More Than Poinsettia – a Few Alternative Plants for the Holidays
El inglés es el idioma de control de esta página. En la medida en que haya algún conflicto entre la traducción al inglés y la traducción, el inglés prevalece.
Al hacer clic en el enlace de traducción se activa un servicio de traducción gratuito para convertir la página al español. Al igual que con cualquier traducción por Internet, la conversión no es sensible al contexto y puede que no traduzca el texto en su significado original. NC State Extension no garantiza la exactitud del texto traducido. Por favor, tenga en cuenta que algunas aplicaciones y/o servicios pueden no funcionar como se espera cuando se traducen.
English is the controlling language of this page. To the extent there is any conflict between the English text and the translation, English controls.
Clicking on the translation link activates a free translation service to convert the page to Spanish. As with any Internet translation, the conversion is not context-sensitive and may not translate the text to its original meaning. NC State Extension does not guarantee the accuracy of the translated text. Please note that some applications and/or services may not function as expected when translated.Collapse ▲
Most of us think of poinsettia when it comes to the Christmas season. Our holiday customs have become so entrenched with the use of red poinsettias that several other, well-deserving flowering plants go underused. Many of these are available at florists, garden centers and nurseries, and supermarkets. By carefully selecting and properly caring for these plants, you can ensure color throughout the holidays.
Amaryllis can be a bit pricy but can be purchased at any stage in its development — from a single bulb all the way to the “puffy bud” stage. Make sure one-third of the bulb (the nose) is above the soil line; place it in a sunny, warm location and watch it grow. The growing medium should be kept on the dry side — avoid waterlogging. Temperatures should be above 60° and high light intensities will help ensure the leaves and flower stem do not stretch and topple over. Amaryllis can be found in red, white, pink, orange and bicolors.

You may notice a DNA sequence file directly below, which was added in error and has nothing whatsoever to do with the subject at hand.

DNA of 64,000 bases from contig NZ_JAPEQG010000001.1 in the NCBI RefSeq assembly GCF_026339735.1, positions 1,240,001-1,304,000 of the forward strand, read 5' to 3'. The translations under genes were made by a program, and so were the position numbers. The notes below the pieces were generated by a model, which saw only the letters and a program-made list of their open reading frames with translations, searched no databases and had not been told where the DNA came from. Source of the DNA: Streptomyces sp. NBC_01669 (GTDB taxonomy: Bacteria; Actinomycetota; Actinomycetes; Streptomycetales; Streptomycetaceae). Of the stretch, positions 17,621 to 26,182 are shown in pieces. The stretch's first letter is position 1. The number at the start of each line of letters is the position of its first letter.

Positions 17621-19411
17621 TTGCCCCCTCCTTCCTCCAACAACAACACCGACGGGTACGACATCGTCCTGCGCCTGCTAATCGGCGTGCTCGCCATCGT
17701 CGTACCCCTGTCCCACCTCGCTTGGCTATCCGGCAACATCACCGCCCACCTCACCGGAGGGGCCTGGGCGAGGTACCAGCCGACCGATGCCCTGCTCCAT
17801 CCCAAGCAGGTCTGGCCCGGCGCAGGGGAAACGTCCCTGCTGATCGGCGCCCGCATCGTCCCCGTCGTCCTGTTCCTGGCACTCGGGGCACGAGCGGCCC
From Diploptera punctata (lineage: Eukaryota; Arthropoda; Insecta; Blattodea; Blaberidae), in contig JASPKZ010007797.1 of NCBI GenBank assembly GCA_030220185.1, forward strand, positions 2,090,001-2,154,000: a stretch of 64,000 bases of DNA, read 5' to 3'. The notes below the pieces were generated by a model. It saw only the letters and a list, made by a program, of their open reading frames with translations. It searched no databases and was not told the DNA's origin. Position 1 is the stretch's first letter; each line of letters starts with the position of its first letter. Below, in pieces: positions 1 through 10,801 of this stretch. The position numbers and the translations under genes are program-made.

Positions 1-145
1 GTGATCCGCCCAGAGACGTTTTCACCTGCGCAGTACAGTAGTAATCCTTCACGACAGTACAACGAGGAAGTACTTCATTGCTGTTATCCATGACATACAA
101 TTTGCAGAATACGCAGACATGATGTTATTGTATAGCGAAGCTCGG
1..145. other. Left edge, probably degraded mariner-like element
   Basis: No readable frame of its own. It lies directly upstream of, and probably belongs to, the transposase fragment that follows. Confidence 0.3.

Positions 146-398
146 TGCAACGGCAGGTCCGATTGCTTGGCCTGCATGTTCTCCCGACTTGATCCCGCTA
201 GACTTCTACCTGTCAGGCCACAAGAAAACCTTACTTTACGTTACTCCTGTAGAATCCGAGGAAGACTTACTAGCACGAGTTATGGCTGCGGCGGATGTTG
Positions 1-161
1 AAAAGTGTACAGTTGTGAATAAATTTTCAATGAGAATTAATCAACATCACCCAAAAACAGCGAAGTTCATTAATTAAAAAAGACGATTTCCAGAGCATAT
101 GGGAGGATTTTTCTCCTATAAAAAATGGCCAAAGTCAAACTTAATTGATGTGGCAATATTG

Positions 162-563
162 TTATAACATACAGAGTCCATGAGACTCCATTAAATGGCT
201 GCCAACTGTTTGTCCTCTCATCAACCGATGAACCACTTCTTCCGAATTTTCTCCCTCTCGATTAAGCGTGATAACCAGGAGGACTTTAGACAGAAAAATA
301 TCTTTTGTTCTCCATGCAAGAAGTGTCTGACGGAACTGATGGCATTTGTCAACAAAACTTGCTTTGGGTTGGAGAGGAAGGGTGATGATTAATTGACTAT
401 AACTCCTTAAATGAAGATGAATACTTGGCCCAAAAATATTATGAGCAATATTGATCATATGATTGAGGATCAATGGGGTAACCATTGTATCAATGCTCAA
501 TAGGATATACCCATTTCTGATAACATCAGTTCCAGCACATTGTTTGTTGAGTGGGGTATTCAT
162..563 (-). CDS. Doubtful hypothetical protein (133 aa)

Gloxinias, close relatives of African violets, are low-growing, spreading plants with large, fleshy leaves and small, trumpet-shaped flowers. Treat gloxinias like you would an African violet – provide indirect sunlight and water from the saucer with warm (at least 70°) water; keep on the moist side but not waterlogged; and avoid cold or hot drafts. If allowed to wilt or if placed in too dark a location, most of the buds may fall off. Gloxinias also come in purples, whites, pinks, and bicolors.
Perhaps the most durable of the red-flowering potted plants available this time of year is the kalanchoe. This plant likes it warm and dry so it would be a good candidate if you have a spot near a heat register. If you tend to forget to water your plants, this is the best candidate, though drought-stress will lead to shortened flower life. Kalanchoes not only come with red flowers but hot pink, yellow, orange, and pastels.
Other plants that you may find available and want to consider include ornamental peppers, cyclamen, orchids, Christmas cactus, paperwhites, and even flowering shrubs such as hydrangea that have been forced.